Over 95% of Portugal's citizenry is Roman Catholic. In most areas of the country, the early inhabitants completely rejected all previous religions when re-doing their architecture. Although Catholicism is currently reflected in the area around Évora, the ancient inhabitants of this particular area did something quite unusual, which was to be more inclusive in the interpretation of their religion. Instead of destroying all the existing religious structures, they simply modified them for their own use. They built chapels on dolmens, revamped mosques into Christian churches and, at the same time, retained a unique closeness to nature and an ongoing commitment to the environment that still exists today.

Today's Évora is a city of contradictions. Although loaded with history and ancient architecture, it's planted squarely in the fast-paced environs of the worldwide tourism industry of the 21st century. By all appearances, its citizenry is more committed to recycling than the inhabitants of most European cities I visited. There are separate bins for glass, paper and metal available throughout the city, and the citizens seem proud to participate in this program. However, the challenges faced by the town might well be characterized by the cartoon I spied on Cordiero's office wall.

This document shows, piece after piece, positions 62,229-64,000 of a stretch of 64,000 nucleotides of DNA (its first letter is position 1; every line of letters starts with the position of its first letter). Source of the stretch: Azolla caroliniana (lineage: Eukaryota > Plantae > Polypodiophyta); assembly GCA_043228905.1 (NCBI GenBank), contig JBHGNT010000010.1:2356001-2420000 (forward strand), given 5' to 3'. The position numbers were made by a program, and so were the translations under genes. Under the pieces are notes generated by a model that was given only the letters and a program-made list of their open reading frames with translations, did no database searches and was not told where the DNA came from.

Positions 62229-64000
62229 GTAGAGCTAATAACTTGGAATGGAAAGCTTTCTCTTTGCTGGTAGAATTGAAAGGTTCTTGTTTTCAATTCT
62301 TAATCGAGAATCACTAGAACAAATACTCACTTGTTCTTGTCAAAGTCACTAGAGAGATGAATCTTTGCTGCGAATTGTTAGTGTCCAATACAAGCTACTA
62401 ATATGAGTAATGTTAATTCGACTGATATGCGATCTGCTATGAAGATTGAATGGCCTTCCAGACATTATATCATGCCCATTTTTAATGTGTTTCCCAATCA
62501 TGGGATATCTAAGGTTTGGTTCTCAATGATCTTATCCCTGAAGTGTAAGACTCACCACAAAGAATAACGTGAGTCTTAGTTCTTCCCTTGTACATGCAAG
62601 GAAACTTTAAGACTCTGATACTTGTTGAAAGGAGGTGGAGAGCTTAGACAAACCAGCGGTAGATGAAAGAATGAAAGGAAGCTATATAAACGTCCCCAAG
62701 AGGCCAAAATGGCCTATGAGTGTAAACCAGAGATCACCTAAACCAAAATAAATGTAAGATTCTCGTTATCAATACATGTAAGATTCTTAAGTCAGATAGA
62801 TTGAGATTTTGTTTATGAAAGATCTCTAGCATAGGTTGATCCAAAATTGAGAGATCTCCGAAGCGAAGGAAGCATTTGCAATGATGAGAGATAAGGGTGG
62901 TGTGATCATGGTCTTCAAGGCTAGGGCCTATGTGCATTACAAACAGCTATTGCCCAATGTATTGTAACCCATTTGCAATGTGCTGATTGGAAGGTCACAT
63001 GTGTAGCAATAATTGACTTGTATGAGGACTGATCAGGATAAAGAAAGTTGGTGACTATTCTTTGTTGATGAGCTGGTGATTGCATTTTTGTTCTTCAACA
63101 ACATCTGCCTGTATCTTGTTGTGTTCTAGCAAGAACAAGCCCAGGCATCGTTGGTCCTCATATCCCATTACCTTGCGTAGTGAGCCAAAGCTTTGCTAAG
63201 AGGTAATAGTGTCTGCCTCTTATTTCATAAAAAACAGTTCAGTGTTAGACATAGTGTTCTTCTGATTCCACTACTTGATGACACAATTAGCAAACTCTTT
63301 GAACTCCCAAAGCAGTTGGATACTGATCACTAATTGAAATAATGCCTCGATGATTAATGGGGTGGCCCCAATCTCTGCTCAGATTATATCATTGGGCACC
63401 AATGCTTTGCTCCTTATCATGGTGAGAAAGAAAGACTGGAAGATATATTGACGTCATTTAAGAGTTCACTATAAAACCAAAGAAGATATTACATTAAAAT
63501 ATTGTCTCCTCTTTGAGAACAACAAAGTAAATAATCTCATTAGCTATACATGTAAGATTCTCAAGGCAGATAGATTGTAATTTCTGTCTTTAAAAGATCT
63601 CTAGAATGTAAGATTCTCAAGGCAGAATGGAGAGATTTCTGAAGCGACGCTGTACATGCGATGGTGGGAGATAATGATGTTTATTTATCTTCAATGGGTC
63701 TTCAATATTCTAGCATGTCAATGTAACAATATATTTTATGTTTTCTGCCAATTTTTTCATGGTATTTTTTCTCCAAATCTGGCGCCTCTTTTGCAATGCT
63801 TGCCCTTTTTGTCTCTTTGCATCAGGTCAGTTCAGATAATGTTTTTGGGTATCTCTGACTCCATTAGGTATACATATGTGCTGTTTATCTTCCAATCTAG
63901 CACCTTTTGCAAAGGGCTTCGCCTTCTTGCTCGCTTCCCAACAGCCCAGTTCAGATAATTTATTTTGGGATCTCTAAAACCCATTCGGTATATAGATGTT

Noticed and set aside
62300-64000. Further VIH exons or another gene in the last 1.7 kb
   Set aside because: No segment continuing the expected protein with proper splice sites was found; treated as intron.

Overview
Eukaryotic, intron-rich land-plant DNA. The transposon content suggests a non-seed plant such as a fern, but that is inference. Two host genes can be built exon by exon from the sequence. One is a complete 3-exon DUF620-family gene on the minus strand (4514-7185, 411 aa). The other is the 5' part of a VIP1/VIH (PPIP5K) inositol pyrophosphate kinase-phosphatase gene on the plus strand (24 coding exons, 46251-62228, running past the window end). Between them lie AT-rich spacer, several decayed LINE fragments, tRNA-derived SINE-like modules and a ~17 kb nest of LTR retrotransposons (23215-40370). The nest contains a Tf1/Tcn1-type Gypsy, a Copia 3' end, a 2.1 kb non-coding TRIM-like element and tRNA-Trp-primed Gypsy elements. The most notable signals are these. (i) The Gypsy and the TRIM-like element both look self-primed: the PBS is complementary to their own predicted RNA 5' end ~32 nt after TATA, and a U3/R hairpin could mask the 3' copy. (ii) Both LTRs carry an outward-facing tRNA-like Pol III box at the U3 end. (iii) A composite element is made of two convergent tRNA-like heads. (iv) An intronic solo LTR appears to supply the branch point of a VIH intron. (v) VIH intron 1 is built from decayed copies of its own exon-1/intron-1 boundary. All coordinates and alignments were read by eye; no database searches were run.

According to Cordiero, the city has 20 employees on the job every day (except Sunday) cleaning the city by hand, using a broom and wheeled cart arrangement. Each worker is responsible for cleaning a specific geographical region of the city. In the photo, you can see yours truly doing a little sweeping using the equipment left 'available' during someone's lunch break.